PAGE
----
Cat Got Your Tongue?

Beware o' the CatJunie B. Jones is a clever and friendly five- or six-year old girl featured as the main character in a series of children’s books. They are very entertaining and playful. While reading  Junie B. Jone and Some Sneaky Peeky Spying  to my daughter the other night, Junie’s grandma asks Junie if the cat’s got her tongue. The phrase, typically posed as a question, is a way of asking “Why aren’t you answering? Why are you speaking?” in calling out the suspiciousness of someone’s silence. As a kindergartner, Junie does not understand what this idiom means. Of course, it caused me to ask where the expression came from. Read the rest of this entry »




Games People Play

Tic Tac ToePlaying games is a big activity for my family as I imagine it is for most that have younger children. The other day, we were at a restaurant that used large sheets of white butcher paper for tablecloths and provided crayons for your coloring pleasure. Those set-ups usually call for at least a few rounds of Tic Tac Toe, and this time was no exception. It made me wonder if there was a story behind this fun-to-say  name. Read the rest of this entry »


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I Salute You With My Starboard Hand

ShipwreckBack on the Fourth of July, my family spent a good part of the day with friends on Coronado Island, which is really a peninsula attached to San Diego. The dad of the family we visit there is a retired Navy SEAL captain. As we were getting ready to head home, I suggested to my son that he salute the captain. This got us talking about the origin of the modern salute. There are various thoughts about this, with one suggesting dating back to late Roman times. Assassinations were all too common, so Read the rest of this entry »



Orange You Glad I Didn’t Say Banana*

Bunch o' Fruit

Why is an orange called an “orange” when a banana isn’t called a “yellow”?

My 6-year-old boy/girl twins are a great source for “why” questions. The other night, I was reading my daughter “Amelia Bedilia’s First Apple Pie,” by Herman Parish. It’s a charming book, and right up my alley as it’s filled with silly word play. For example, rather than go to the supermarket for apples, Granddad tells Amelia they’re going to the farmers’ market to which Amelia asks, “What? Do we need to buy a farmer?” While they are baking, Grandma asks Amelia to get her a little flour. From the little plant on the windowsill, Amelia picks a small bloom.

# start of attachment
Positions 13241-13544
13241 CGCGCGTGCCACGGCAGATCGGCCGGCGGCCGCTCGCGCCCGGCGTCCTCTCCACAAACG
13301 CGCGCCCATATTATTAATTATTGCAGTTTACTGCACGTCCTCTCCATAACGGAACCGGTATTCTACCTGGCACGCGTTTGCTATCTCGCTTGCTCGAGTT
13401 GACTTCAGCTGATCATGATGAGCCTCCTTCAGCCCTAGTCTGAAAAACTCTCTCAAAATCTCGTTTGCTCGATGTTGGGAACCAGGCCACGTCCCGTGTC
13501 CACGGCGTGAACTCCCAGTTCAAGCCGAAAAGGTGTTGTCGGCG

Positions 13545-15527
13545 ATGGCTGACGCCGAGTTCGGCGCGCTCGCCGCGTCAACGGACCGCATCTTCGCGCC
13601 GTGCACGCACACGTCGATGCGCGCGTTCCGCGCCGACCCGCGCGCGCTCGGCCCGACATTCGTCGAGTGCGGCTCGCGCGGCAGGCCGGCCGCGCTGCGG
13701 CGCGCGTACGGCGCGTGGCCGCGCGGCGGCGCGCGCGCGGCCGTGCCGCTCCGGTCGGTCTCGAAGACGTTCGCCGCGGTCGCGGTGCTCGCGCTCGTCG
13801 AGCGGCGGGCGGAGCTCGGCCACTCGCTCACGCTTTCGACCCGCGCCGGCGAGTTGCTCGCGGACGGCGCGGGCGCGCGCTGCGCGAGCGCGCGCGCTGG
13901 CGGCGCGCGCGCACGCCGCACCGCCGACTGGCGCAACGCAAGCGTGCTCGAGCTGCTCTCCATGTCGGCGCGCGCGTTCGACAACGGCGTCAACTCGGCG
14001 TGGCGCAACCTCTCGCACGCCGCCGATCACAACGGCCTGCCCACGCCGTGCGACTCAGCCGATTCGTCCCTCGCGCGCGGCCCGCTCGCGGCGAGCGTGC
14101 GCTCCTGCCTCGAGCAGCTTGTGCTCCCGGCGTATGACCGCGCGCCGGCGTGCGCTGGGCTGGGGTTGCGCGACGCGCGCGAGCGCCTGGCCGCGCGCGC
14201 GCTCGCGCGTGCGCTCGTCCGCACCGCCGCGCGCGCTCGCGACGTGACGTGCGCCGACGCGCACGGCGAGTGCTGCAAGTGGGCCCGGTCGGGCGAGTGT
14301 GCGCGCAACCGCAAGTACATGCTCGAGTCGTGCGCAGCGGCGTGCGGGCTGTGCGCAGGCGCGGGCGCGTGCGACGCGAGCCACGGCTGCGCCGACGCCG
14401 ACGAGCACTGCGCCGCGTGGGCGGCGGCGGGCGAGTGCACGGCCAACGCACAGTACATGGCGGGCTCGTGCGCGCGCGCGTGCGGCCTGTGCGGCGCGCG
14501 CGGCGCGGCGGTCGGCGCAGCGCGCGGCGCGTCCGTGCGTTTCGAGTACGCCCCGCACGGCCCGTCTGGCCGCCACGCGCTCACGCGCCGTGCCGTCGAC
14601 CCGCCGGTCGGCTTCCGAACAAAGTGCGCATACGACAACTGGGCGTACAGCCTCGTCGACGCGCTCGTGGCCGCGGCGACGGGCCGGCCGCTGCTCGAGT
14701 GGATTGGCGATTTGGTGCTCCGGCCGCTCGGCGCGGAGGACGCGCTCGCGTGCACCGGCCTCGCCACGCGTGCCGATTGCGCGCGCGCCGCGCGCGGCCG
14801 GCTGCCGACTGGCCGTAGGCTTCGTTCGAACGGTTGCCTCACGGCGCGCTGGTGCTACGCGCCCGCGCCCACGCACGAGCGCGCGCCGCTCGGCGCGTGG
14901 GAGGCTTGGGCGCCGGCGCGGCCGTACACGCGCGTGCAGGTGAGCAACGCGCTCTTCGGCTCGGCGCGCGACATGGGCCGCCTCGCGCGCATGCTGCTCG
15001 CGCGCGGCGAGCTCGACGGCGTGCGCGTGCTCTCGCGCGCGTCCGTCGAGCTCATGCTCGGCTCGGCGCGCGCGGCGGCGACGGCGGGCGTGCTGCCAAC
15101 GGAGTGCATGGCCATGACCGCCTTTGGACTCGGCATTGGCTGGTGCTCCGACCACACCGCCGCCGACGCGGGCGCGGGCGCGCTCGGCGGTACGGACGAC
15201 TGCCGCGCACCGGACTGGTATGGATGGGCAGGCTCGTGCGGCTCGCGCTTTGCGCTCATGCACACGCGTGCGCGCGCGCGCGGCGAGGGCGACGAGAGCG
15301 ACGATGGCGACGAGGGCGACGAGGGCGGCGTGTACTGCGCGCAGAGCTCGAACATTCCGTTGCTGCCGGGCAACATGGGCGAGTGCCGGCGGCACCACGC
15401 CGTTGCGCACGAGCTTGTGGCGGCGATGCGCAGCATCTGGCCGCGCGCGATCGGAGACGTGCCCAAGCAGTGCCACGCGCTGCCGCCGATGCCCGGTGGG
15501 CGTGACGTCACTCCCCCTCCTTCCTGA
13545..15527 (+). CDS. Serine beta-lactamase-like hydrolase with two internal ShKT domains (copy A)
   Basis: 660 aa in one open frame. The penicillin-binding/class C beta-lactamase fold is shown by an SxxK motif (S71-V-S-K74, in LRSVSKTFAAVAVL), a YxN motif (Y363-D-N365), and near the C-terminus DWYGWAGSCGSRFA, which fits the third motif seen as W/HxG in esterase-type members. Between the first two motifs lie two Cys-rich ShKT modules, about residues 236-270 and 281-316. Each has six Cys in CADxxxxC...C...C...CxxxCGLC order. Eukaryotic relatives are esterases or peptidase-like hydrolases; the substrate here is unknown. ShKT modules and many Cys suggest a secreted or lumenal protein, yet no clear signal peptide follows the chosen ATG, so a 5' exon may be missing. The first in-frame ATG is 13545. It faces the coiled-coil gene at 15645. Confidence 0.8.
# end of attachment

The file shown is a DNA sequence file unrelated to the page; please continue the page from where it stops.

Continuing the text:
Anyway, the variety of apple Grandma wants for the pie is Granny Smith. My daughter asked why they named them Granny Smith. I didn’t know the reason, but promised to find out. The answer: the cultivar originated in Australia in 1868 and is named after the woman who propagated it, Maria Ann “Granny” Smith.

That got me thinking about the names of fruit in general. For example, why is an apple called an apple? Read the rest of this entry »

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Welcome to Pun With Words

DictionaryI’ve started this blog as part of a class I’m taking — Marketing Via New Media — at UCSD. What you will find here is a discussion of all sorts of things relating to words.

Out of everything in this world I could write about, why this topic? I have always loved playing with words, whether it was sharing riddles and puns when I was a kid, finding out why something is called what it is, learning the origin of words and idioms, or discovering the meaning of a person’s name.

As a marketing communications professional, I am always intrigued by what’s behind a brand or product name choice and I have an especially deep appreciation for the potential impact of a single word choice.

And I am sure it will not surprise you to learn that crossword puzzles and other word games rank among my favorite passtimes.

So these are the very types of things I plan to bring to you here. I hope that you will learn something interesting along the way, but most of all, I hope that you will have some fun.

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